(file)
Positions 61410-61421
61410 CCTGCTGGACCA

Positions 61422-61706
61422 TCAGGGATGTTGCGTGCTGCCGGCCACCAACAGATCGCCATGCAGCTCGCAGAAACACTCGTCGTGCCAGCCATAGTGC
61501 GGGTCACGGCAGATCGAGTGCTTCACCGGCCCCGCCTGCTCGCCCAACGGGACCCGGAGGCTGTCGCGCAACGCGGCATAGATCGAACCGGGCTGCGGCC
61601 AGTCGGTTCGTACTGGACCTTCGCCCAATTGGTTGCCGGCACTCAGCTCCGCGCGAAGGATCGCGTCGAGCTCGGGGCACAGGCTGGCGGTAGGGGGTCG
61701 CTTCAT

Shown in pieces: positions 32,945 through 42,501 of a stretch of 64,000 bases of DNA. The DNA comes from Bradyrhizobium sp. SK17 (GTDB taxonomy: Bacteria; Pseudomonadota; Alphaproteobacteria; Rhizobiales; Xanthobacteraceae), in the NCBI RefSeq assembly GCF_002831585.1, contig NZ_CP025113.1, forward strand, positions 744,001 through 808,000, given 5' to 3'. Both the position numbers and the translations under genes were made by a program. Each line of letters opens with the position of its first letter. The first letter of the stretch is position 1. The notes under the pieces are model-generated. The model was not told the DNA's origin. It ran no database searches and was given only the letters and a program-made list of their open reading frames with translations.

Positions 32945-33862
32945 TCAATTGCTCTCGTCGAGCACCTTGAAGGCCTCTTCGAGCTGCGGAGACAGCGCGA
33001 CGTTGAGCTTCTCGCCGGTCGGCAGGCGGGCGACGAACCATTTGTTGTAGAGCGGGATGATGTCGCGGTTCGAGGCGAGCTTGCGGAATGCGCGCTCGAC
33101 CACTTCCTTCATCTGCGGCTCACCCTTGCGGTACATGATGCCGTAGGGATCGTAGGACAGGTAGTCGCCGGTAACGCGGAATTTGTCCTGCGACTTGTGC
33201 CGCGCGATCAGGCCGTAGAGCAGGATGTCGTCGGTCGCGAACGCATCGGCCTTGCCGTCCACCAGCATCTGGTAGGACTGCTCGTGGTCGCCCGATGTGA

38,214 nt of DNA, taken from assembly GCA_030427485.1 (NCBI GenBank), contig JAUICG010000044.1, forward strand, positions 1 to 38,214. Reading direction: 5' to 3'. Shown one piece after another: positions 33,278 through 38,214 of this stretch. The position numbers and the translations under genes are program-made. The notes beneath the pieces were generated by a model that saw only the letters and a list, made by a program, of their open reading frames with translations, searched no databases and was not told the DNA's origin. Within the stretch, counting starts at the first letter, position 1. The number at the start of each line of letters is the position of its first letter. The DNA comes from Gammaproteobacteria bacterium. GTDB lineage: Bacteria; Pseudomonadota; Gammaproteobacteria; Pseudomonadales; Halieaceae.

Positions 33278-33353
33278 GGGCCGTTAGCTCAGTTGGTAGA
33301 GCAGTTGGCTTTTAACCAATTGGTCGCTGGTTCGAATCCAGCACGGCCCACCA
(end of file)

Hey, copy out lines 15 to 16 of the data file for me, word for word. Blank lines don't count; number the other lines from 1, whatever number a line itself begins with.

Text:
Positions 33278-33353
33278 GGGCCGTTAGCTCAGTTGGTAGA